Another trend that I've been eyeing is the cropped-flare denim look, which is great on a tall, thin young model, I doubted it could be pulled off on a curvy 5'4" middle aged woman? I cataloged the idea in my mind.
When I was at a local thrift store and found a pair of long, low-rise, boot-cut jeans, with the most amazing embroidery of a Peacock, it came to me that I had the perfect opportunity to try to pull off the crop flared idea.
Low-Rise, SO Early 2000's
As you can see in my first photo, the jeans are too big, slipping down my waist, and way too long....and the style just awful...but I did not buy these jeans for their turn-key appeal...I had a vision.
Here's a blurry, close-up of the embroidery and you'll see what I liked about it!
There are always challenges whether I Upcycle or Refashion...that's what the appeal of doing these transformations--I like puzzles.
With this project, there was a few challenges, but other than that, the skills I employed were alterations:
take waist & booty in, and hem length....that's it!
Because the jeans were 3 sized too big for me, I would be able to convert the low-rise into a mid-rise--phew! because at my age, low-rise is socially prohibitive ; )
One slight concern was whether after I hemmed the jeans, would there be enough flare to make the end result look deliberate. I pinned the legs right to where the edges grazed the top of my ankles.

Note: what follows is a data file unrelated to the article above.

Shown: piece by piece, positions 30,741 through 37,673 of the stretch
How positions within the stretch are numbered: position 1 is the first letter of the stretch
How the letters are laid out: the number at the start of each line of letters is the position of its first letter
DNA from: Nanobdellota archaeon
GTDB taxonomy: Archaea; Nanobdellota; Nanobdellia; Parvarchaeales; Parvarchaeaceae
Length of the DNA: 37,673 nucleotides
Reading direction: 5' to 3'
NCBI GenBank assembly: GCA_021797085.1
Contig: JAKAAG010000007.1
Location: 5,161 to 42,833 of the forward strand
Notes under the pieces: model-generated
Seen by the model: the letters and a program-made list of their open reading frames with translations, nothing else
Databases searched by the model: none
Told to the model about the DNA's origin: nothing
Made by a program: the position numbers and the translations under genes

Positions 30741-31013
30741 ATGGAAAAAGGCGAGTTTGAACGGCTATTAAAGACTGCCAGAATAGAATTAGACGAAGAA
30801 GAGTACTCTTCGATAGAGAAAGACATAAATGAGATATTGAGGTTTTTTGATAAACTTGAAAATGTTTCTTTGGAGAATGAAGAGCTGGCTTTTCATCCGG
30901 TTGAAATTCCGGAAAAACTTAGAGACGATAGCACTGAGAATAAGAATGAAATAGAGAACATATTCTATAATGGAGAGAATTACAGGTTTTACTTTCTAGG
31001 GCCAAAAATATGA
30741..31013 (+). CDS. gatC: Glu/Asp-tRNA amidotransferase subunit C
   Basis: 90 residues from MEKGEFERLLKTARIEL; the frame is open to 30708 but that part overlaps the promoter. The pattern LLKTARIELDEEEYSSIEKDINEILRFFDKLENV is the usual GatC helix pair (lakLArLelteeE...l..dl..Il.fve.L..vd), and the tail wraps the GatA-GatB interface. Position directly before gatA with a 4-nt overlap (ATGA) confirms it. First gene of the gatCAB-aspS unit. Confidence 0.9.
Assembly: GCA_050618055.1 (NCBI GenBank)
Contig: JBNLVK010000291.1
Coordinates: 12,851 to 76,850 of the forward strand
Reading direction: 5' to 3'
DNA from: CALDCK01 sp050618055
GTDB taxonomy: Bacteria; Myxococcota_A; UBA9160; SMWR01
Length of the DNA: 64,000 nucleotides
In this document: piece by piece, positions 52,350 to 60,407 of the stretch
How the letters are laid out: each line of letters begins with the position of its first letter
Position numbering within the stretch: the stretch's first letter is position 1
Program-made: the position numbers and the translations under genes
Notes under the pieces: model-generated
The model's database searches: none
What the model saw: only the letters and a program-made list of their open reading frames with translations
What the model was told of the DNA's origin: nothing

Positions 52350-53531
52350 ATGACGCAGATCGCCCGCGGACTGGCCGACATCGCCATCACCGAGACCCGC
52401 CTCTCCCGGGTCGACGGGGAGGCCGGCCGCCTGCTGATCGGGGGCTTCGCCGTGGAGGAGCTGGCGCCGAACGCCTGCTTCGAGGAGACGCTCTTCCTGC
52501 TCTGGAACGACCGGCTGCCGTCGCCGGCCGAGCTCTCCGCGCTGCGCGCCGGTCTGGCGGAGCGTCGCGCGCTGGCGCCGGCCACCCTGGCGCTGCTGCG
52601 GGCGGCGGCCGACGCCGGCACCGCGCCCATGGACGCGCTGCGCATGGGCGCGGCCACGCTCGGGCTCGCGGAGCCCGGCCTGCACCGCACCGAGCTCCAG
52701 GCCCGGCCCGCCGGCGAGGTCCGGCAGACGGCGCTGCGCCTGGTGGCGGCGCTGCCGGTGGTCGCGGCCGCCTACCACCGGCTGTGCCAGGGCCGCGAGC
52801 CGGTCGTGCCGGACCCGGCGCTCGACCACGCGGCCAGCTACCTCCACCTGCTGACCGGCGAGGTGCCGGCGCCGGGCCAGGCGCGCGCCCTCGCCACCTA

The other challenge was my body shape, not my weight (there's a difference). I am curvy petite.
Not a complaint, but my waist is tiny in comparison to my hips. And because there's no transition from my higher latitudes to the rump equator, I would be what is considered short-waisted. I never fit off the rack jeans or pants.
This is why I really prefer dresses and skirt--those really flatter my shape on my height.
Sorry for the spoiler, but altering sizes of waists and bums, and hemming does not provide for visually riveting pictures.
However, I know many beginning Upcyclers/Refashionists follow my blog and I like to include these basic processes as much as possible. Altering 3-D crotches and resizing armholes are at the crux of recreating garments.
Pin where you want to take waist and hips in,
Remove back center belt look and with a seam-ripper, open up booty seam,
Move back seams to new line, making sure pockets are aligned,
4th & 5th Steps
Sew down the new seam with strong denim or quilter's thread,
Trim down the excess denim on the inside of the booty